Mar 22

London Attack

The thoughts and prayers of the National Taxi Association and our membership go out to the victims of todays cowardly attack in our nations capital.

We praise the work of our emergency services and the braveness they showed during this horrific event.

 

 

 

Mar 18

Taxi drivers face ‘total nightmare’ over £450 CCTV they were ‘forced’ to install

TAXI drivers say the CCTV systems they have been ‘forced’ to install in their cars are invalidating their insurance and running down the vehicles’ batteries.

Some cabbies even fear the wiring has made their cars unsafe.

Warrington Borough Council ordered every taxi driver in town to fit CCTV in their vehicle to protect drivers and passengers.

Three companies were selected by the council to do the work and each driver had to pay £450 for the equipment to be installed.

But one driver, who asked not to be named, said: “This is draining the batteries because the CCTV is still running after the engine has stopped. It’s a total nightmare.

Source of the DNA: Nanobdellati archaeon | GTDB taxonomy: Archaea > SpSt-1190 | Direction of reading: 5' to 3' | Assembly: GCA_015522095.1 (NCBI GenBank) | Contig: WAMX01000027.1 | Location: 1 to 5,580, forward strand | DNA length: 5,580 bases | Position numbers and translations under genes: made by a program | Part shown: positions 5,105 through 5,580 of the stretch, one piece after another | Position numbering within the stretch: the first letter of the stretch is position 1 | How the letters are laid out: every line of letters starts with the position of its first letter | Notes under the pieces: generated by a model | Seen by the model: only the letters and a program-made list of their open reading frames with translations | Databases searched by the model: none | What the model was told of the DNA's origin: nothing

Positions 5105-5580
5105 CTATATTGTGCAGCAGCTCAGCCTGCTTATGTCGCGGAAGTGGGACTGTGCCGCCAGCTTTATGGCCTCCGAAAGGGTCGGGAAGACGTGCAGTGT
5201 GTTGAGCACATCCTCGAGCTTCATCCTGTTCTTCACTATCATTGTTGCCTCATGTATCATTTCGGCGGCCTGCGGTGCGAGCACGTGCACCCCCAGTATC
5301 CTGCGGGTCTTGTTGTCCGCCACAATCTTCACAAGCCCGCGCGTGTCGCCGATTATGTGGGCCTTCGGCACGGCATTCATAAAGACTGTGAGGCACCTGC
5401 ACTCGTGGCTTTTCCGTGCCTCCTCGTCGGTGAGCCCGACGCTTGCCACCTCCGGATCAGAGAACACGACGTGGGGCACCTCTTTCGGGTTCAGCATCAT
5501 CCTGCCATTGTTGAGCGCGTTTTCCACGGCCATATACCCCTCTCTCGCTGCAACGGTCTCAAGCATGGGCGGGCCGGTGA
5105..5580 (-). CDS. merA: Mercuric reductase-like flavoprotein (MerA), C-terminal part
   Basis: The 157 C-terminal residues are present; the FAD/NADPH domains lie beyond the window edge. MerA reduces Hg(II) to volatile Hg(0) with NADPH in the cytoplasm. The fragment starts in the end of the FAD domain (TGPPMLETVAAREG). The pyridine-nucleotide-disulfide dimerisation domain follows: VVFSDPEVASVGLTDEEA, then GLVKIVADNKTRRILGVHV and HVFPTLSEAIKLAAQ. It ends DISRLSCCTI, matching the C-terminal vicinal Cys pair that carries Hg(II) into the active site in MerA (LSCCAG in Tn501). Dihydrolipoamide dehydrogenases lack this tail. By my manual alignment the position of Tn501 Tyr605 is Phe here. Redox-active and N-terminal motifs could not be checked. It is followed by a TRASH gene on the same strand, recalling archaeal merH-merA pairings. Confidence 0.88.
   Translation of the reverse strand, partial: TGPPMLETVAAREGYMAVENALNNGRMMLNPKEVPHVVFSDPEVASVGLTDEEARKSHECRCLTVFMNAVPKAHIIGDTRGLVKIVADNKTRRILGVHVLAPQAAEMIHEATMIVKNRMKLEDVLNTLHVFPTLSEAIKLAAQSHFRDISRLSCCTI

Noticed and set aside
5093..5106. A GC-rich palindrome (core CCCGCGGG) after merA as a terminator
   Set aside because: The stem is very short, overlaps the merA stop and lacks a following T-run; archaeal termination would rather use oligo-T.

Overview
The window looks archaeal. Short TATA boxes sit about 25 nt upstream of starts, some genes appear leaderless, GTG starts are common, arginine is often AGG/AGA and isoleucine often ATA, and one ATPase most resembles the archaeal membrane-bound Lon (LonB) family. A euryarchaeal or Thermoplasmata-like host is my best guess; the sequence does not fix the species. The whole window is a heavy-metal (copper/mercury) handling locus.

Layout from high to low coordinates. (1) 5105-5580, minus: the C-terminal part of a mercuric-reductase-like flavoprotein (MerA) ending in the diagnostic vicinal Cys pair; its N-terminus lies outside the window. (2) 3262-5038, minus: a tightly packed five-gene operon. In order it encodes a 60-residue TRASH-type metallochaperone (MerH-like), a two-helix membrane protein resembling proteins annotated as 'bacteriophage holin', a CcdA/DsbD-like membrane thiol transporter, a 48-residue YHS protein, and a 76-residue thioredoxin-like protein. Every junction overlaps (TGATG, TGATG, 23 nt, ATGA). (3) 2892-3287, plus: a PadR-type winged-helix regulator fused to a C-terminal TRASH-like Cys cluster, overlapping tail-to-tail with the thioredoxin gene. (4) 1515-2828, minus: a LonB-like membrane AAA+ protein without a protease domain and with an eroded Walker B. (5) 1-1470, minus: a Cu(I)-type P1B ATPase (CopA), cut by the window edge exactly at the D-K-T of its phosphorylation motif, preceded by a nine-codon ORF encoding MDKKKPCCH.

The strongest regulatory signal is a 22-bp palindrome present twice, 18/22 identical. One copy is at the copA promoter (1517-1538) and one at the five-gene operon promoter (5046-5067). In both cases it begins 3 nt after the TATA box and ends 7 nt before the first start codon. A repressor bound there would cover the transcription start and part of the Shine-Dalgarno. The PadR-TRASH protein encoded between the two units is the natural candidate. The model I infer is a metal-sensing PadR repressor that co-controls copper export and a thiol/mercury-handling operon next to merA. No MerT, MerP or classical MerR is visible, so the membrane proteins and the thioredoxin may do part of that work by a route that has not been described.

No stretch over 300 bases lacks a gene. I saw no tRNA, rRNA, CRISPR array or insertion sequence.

“Some drivers are having insurance problems due to the fact the car has been modified, meaning they can only get third party insurance. And potentially we are now all driving cars with electrical problems.

“The council forced this on around 700 cars without due diligence.”

Cabbies also say the cameras can easily be blocked by lowering the sun visor and another taxi driver added: “Many drivers want CCTV however there have been failures in the implementation from the start.

“As a trade we are helpless to do anything. As a diligent driver with my passengers’ safety in mind I would disconnect the system and get it checked, however I would be suspended immediately if I was to do this. Our licence conditions say it must be working all the time.”

A council spokesman said the matter is currently under review but declined to comment further.

The Information Commissioners Office is also looking into claims the system breaches data protection.

A spokesman from the ICO said: “The Data Protection Act protects the public by setting out rules that personal data must be handled fairly and lawfully. We have ongoing discussions with Warrington Council about its use of CCTV in taxis.”